4. Mary Jo says:

    I am a bit lazy about trimming my candles and really need to take your advice as I’ve been going through diptyque candles like candy this month. Love the concept of the Paddywax candles, the Wilde one sounds like me. Hope your November is off to a wonderful start Vicki!
    xo Mary Jo

  5. Karena says:

    I have an obsession with candles as well, This is the time of year I particularly love them; the Autumn and Winter seasons!

    Great tips to remember..

    Art by Karena
    2012 Artists Series

  6. Anissa says:

    I absolutely love your blog and love the topics you discuss, the photos you share, and the glimpses of your amazing life and journeys. I, too, love candles. They make all the difference in a home and create such ambiance. I believe a fragrance is the one thing that you long remember. I love all the candles that you recommended, but I also love Christian Tortu’s candles, especially Forte’. They are one of the most fragrant candles that I have purchased. They are fabulous! I also love for Christmas, Jo Malone’s Roasted Chestnut. Amazing and definitely sets the Christmas mood! From Dallas, have a happy day!

  7. I for one will trim the wicks! Happy Nov. Hot in S Ca today.

  8. All that fuss is worth it to make the candles last longer. My candle budget is tight, yet I can’t imagine not having them, so I welcome any tips! I always trim my wicks and keep the candles away from drafts, and now I will try the one-hour first burning tip. Thanks, Vicki!

    P.S. I was relieved to see that Jane Austen was the exception for David Terry!

  9. I love the Diptyque Ambre and Aveda candles…
    scent and lighting add so much ambiance.

    I must remember to trim the wicks.

  10. Bonjour Vicki. De bons conseils. If I am going to spend $60+ on a scented candle, you’d better believe I will take a few seconds to trim the wicks to make it last longer… :-) I guess I, too, am “practical minded,” a la Jane Austen, according to David’s comment above. I so enjoyed his excellent commentary about the authors honored recently by Paddywax candles (I am an English Major too :-) Veronique (French Girl in Seattle)

  11. Great tips, Vicki, thank you! I had know idea about the one-hour first burn. Love my scented candles so want them to last and last. Happy Monday!

  12. Hallie says:

    I love all this talk about candles and wicks and throws and thanks David Terry for the little history lesson, that was great.
    I’m just so happy to have power back after seven days that everything is making me happier though my heartaches for my fellow downtown New Yorkers who have to get water from a fire hydrant.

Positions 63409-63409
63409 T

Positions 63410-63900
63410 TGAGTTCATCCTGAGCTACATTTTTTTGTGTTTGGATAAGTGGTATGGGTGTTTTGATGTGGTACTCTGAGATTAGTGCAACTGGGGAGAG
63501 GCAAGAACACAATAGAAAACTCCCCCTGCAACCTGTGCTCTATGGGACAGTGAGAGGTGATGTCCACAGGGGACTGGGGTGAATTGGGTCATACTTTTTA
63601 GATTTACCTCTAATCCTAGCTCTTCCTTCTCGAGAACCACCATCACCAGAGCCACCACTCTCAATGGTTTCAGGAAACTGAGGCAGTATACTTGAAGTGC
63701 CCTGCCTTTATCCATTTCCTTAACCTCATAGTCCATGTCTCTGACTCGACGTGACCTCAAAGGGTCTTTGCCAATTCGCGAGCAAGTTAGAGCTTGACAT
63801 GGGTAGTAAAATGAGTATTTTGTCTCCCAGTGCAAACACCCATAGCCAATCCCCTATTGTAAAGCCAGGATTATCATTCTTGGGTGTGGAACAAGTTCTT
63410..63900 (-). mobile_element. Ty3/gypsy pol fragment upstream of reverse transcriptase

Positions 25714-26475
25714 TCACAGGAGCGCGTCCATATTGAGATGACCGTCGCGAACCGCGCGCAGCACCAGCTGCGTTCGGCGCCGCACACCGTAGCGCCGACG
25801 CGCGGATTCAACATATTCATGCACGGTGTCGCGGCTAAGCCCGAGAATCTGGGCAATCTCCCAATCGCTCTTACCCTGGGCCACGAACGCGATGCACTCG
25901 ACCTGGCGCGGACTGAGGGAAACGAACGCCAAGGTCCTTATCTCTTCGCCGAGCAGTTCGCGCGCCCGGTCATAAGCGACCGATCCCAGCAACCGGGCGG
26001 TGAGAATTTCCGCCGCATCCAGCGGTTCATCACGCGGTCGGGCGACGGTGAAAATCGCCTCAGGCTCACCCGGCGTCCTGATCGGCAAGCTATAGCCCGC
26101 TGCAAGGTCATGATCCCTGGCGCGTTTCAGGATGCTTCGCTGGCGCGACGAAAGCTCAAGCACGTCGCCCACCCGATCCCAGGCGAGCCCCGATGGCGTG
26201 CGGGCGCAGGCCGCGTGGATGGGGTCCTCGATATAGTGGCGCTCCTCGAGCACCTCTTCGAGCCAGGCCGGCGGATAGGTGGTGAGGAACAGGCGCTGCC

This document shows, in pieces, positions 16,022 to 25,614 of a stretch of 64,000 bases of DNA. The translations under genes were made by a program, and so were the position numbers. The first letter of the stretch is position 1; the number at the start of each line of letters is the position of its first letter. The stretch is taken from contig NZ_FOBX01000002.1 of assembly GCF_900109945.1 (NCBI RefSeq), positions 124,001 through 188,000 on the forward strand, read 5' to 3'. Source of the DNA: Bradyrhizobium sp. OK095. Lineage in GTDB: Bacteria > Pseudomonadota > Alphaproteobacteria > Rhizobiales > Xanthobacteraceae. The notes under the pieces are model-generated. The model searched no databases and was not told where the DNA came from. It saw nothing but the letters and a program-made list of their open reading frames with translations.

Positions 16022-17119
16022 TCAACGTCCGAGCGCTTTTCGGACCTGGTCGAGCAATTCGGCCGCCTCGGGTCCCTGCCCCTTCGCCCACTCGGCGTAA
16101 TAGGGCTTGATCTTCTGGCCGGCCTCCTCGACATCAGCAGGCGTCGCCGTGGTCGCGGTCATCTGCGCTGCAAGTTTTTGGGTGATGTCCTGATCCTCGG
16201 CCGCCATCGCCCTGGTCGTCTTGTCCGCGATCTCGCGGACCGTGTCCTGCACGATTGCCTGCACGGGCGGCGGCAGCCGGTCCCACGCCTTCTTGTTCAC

• Vicki says:

      I can imagine the relief hHllie… but to think of all those others who have lost their homes or who are not yet back with power is heart breaking. I still cannot believe that ‘Sandy’ happened… it all seems so unreal.. so quick and so much devastation…

  13. Vicki,
    I knew about keeping the wick short but had no idea I should burn a new candle for one and then two hours before letting it burn for more time. Thanks.

  14. I may need to print this off to put with our fabulous line of Lafco candles that we sell! They are quite popular because of how long they last and their fabulous scents! As well as their cute names as they are named after every room in a house you could possibly think of! Try one out if you haven’t! I would love to send you one! Hope you are doing well!

  15. Gina says:

    Vicki thanks for the great candle tips

  16. jlonit says:

    I was addicted to scented candles but sadly had to stop using them. I miss them enormously but found that they were the cause of my recurring sinus infections.

    On a happier note, I finally bought your French Essence book at Dymocks, PItt St, Sydney on the weekend.

  17. J. says:

    No! I had no idea about these things, so this really helps! :)

  18. Oh I’m so glad you asked. Yes, I have some tricks to keep my candles burning longer. Being a shop owner for almost ten years I have my short cuts. First, keep the wick very short. Burn your candle at least one to two hours so that the candle develops a well of wax/oil. If you don’t burn it long enough, it won’t burn down the sides and you’ll have wasted wax. Buy candles with a lot of scent. I love soy candles but some of them aren’t strong enough for my big living room. Buy the best quality you can afford. You don’t need to spend $50 on a little candle but $30 isn’t unreasonable. If for some reason the sides don’t melt down evenly you can “cheat” and push the wax down with your finger. Scrape excess off your finger into candle. My current fave is an apricot coconut scent. Shiree’

  19. Karen says:

    Since there are so many great tips here for burning the candle properly, I will offer a suggestion to those who may have not heeded the advice or just had bad luck with their candle. If the candle is “ruined” you can use a warmer to melt the wax and disperse the scent without lighting it (I use a tiny plug-in warmer intended to keep your coffee cup warm.) This allows you to enjoy the scent without flame until it’s gone.